The results of the TESAR trial will potentially demonstrate that adjuvant chemoradiotherapy is an oncological safe treatment option in patients who are confronted with the difficult clinical dilemma of a radically removed intermediate risk early rectal cancer by polypectomy or transanal surgery that is conventionally treated with subsequent radical surgery. Preserving the rectum using adjuvant radiotherapy is expected to significantly improve morbidity, function and quality of life if compared to completion TME surgery.
NCT02371304, registration date: February 2015
- Rectal cancer
- Organ preserving
- Adjuvant chemoradiotherapy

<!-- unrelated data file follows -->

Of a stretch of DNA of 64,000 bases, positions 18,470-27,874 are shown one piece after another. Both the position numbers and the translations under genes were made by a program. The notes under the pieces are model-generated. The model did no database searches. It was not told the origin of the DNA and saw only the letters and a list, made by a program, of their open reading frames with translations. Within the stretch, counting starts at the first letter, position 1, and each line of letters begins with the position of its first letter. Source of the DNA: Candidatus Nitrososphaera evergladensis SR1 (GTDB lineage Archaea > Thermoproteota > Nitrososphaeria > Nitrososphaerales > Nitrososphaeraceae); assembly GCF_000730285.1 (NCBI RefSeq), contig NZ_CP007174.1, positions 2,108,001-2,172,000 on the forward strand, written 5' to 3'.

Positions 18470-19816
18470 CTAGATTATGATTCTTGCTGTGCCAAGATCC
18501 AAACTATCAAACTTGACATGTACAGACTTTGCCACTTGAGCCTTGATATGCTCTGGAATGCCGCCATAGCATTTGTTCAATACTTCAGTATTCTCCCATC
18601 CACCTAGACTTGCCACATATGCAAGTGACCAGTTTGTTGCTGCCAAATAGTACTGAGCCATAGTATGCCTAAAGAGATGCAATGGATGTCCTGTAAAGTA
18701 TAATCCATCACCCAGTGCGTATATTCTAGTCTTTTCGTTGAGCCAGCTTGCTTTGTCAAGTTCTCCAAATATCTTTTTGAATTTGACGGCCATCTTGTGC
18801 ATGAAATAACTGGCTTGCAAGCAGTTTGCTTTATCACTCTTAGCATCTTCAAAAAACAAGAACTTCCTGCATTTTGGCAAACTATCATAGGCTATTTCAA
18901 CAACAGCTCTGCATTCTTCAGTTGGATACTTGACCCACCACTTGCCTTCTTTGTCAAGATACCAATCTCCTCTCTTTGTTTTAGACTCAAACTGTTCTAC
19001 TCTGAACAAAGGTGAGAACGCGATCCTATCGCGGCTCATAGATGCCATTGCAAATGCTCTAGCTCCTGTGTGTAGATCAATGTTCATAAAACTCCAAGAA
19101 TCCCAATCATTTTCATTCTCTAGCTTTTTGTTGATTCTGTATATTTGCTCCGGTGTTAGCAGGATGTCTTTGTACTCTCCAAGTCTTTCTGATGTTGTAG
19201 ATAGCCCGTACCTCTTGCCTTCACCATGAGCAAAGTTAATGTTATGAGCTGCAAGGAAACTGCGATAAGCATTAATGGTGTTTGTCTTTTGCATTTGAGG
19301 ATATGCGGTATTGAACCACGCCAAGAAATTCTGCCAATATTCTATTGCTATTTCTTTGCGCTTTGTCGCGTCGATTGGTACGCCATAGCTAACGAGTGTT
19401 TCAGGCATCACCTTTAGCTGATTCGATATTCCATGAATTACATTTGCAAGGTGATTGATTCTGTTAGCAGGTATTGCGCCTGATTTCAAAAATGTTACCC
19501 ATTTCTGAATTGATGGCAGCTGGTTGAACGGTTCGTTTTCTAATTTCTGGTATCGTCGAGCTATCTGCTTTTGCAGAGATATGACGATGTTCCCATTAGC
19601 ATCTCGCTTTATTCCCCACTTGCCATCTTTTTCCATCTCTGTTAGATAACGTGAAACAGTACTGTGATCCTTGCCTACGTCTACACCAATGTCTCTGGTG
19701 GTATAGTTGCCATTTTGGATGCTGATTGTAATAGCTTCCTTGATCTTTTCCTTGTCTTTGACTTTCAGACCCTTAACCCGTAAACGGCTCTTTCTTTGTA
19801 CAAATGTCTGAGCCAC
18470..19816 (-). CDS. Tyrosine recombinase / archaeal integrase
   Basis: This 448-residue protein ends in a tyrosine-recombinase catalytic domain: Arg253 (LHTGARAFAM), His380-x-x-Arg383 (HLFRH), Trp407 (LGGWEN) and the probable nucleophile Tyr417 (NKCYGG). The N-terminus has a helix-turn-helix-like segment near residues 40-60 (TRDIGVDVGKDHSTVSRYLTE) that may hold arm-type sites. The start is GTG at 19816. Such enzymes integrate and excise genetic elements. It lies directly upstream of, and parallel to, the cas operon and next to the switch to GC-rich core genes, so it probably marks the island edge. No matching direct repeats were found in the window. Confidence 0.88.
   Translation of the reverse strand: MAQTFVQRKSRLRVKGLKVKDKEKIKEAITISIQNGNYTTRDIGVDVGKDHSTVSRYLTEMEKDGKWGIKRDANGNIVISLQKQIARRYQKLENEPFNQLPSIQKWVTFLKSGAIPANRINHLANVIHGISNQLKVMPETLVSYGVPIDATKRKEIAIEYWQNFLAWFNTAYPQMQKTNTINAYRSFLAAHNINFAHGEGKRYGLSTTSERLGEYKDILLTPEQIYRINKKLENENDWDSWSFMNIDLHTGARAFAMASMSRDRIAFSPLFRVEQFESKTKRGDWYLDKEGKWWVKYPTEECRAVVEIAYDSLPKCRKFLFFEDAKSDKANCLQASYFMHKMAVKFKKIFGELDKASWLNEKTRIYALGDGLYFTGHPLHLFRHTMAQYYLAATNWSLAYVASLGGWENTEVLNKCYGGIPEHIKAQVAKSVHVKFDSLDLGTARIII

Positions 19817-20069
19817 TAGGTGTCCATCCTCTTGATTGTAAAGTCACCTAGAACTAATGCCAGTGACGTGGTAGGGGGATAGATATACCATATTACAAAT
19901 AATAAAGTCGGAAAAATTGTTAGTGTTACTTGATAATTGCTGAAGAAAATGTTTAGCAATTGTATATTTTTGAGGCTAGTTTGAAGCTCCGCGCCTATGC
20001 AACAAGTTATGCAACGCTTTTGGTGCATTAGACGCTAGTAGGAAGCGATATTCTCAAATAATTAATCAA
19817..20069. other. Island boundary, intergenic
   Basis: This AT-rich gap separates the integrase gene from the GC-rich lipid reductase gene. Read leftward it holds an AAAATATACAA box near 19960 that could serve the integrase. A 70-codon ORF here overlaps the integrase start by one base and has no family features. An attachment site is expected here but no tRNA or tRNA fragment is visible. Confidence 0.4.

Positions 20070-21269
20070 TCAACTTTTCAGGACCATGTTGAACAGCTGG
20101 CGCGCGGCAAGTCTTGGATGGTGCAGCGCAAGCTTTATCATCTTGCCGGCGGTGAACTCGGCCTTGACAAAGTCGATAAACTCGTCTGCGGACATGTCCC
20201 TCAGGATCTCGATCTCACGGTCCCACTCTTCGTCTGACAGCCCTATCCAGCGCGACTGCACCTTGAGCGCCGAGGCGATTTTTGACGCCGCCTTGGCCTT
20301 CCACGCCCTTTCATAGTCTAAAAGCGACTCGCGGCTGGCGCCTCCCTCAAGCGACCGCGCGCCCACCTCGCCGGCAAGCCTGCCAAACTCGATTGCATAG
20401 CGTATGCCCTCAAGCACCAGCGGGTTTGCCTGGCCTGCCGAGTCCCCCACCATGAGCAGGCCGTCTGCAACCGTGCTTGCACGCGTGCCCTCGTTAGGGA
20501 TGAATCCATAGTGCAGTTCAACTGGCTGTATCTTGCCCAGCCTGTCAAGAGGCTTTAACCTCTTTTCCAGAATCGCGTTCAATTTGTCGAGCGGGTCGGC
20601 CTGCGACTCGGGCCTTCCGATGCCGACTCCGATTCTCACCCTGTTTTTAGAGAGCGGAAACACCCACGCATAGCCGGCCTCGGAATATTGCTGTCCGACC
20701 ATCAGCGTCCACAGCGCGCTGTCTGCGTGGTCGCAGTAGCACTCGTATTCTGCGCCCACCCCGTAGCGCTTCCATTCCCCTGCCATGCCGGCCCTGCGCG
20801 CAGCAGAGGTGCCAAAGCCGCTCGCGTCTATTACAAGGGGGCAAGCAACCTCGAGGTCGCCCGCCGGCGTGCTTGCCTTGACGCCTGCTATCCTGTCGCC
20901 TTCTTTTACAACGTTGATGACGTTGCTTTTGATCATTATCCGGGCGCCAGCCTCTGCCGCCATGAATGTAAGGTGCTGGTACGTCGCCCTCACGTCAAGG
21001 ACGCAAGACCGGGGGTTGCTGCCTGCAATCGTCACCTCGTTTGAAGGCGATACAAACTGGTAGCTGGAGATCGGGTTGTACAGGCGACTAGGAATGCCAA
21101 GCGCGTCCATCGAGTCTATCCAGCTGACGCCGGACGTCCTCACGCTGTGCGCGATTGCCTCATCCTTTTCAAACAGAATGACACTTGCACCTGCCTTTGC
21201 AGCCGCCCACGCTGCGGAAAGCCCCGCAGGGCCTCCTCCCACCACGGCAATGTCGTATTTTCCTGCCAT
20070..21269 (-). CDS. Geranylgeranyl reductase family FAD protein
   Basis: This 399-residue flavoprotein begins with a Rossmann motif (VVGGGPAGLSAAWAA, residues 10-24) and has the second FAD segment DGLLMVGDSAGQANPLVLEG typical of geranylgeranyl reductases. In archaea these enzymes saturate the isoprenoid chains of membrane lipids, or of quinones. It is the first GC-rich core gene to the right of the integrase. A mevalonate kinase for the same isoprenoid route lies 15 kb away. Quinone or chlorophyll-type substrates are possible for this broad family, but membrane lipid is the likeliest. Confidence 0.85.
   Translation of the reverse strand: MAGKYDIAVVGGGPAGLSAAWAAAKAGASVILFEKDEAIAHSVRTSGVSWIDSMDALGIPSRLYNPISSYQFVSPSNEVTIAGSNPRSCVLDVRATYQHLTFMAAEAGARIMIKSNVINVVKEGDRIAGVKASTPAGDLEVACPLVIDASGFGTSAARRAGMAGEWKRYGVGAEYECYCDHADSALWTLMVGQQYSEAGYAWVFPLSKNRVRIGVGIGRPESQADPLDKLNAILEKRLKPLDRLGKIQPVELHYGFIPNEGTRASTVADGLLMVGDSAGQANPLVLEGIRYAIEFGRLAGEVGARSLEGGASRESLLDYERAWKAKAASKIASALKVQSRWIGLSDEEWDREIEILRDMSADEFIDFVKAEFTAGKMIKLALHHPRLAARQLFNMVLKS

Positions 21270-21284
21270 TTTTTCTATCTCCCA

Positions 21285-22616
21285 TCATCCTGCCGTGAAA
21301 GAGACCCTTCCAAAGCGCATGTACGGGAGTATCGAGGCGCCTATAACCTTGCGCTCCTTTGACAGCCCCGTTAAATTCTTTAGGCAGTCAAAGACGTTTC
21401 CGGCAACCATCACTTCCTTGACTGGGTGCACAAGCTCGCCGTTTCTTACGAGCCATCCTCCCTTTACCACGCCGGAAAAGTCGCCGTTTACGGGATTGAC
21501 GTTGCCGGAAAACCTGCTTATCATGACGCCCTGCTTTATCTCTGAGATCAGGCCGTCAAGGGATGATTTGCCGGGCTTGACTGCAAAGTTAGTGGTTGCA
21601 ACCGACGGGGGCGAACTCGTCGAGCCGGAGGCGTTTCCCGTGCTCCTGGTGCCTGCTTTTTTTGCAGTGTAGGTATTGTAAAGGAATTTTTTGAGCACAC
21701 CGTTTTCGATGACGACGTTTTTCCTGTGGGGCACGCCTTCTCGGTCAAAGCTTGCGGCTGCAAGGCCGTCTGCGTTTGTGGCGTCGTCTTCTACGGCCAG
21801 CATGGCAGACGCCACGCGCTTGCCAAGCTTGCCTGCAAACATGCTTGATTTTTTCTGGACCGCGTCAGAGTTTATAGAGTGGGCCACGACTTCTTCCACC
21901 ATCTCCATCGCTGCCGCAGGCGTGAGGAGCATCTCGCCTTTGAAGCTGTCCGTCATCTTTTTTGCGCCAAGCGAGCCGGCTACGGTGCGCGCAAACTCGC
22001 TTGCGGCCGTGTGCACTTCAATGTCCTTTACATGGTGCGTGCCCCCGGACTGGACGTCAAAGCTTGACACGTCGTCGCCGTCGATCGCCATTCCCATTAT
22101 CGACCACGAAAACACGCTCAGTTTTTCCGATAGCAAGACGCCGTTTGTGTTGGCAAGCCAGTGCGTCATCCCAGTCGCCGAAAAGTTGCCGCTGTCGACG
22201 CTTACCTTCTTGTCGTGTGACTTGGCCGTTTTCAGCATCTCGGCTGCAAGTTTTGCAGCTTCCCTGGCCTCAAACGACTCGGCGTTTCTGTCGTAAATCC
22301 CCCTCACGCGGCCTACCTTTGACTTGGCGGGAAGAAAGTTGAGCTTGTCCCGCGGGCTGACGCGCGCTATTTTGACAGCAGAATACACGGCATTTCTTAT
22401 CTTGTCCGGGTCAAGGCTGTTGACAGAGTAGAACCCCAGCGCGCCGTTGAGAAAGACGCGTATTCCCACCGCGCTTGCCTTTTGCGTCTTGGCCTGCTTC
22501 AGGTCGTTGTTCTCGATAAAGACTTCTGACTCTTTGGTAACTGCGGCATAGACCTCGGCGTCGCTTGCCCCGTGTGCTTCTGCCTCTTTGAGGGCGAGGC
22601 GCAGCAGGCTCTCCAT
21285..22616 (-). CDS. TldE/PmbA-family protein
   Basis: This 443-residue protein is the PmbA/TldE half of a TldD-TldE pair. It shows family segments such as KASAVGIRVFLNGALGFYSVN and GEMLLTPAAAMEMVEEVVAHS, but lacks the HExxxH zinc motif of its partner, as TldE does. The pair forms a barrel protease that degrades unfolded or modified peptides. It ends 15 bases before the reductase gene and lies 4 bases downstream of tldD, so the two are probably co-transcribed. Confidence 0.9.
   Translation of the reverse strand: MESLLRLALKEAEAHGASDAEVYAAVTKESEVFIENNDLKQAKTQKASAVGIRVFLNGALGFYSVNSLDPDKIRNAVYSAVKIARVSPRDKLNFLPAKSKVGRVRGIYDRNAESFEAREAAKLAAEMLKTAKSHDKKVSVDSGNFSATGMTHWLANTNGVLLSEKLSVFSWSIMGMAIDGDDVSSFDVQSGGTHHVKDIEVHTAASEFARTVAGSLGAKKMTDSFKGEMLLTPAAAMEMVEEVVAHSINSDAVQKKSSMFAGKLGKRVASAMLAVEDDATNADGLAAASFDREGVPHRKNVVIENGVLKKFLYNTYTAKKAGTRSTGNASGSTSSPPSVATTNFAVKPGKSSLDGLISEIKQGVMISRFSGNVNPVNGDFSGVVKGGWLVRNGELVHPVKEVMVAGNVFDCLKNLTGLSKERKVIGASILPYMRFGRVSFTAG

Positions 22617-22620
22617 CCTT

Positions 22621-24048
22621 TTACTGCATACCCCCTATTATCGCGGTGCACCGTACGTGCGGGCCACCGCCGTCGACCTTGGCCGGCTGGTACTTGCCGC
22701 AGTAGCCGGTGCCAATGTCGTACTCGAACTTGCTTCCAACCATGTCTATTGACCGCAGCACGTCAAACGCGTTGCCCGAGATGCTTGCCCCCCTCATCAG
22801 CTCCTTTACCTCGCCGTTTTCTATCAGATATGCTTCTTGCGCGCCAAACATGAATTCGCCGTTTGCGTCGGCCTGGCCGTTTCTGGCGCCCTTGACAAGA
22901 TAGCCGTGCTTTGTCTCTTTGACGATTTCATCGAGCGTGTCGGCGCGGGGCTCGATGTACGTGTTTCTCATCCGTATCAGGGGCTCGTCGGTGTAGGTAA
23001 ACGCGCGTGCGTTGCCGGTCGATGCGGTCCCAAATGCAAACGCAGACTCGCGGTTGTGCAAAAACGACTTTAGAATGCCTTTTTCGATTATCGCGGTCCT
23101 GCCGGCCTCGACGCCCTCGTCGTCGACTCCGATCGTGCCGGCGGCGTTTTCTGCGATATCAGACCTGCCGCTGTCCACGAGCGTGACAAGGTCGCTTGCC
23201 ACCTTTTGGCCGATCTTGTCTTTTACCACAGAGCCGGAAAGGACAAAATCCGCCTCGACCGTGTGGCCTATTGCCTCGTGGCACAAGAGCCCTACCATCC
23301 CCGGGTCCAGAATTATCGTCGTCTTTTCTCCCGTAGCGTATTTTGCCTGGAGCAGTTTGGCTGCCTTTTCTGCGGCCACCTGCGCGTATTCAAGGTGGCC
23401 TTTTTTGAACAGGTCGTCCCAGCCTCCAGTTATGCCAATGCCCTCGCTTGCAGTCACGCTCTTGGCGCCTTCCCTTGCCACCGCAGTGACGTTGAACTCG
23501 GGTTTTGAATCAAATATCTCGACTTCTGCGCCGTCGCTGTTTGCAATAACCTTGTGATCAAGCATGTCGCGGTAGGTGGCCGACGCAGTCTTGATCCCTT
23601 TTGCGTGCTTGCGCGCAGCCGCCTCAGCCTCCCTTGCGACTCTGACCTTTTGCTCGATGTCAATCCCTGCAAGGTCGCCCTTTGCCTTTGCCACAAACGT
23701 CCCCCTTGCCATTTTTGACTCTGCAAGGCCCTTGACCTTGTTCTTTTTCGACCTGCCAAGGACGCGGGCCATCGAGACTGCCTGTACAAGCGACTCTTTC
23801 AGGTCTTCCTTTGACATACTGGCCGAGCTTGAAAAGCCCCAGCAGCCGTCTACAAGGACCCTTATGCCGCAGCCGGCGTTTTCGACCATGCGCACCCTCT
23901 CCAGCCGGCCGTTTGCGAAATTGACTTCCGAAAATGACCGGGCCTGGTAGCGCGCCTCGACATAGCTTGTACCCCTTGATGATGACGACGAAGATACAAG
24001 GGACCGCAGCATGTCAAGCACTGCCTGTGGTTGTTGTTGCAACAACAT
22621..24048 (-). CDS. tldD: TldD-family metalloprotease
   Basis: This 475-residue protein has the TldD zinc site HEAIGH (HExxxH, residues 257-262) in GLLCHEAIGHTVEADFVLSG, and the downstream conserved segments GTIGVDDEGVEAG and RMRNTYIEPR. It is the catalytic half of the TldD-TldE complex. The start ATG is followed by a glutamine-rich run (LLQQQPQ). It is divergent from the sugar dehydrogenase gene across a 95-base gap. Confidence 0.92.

The introduction of population based screening programs for colorectal cancer is expected to cause a shift towards more early stage carcinoma’s, as shown in the United Kingdom . Radical rectal surgery (i.e. low anterior resection (LAR) or abdominoperineal resection (APR)) is accompanied with high operative morbidity of 36 % and is associated with a significant negative impact on functional outcome and quality of life [2–4]. More than 50 % of patients experience some form of faecal incontinence with a negative impact on quality of life. Urinary incontinence or retention and sexual dysfunction are common [2, 5–7]. Furthermore, patients after total mesorectal excision (TME) are confronted with stoma related difficulties, morbidity and subsequent hazards from stoma reversal in those with protected low anastomoses. In the Dutch TME-trial, 19 % of patients did not have a reversal of a temporary stoma after LAR and the overall long term or permanent stoma rate was 40 % . After APR, up to 40 % of patients experience perineal wound complications. Long-term discomfort after APR is related to stoma and stoma appliance-related complications, occurring in up to 66 % . The disadvantages of radical surgery have been acceptable in the pursuit of oncological control. However, early stage cancer might be amenable to cure by local excision with avoidance of radical surgery with its negative impact in a significant proportion of patients . Local excision alone has only been considered oncological safe for low risk T1 rectal cancer, which may be defined as well/moderately differentiated without lymphatic or vascular invasion and excised with at least 1 mm margin. In case of any unfavourable histological characteristic, there is a substantial increase in the risk of lymph node metastases with impaired oncological outcome after local excision alone, requiring completion total mesorectal excision (TME) . Histological characteristics which are associated with increased risk of local recurrence are: poor differentiation, deep submucosal infiltration, lymphatic or vascular invasion, SM3 and tumour size > 5 cm for pT1 or > 3 cm for pT2 [11, 12].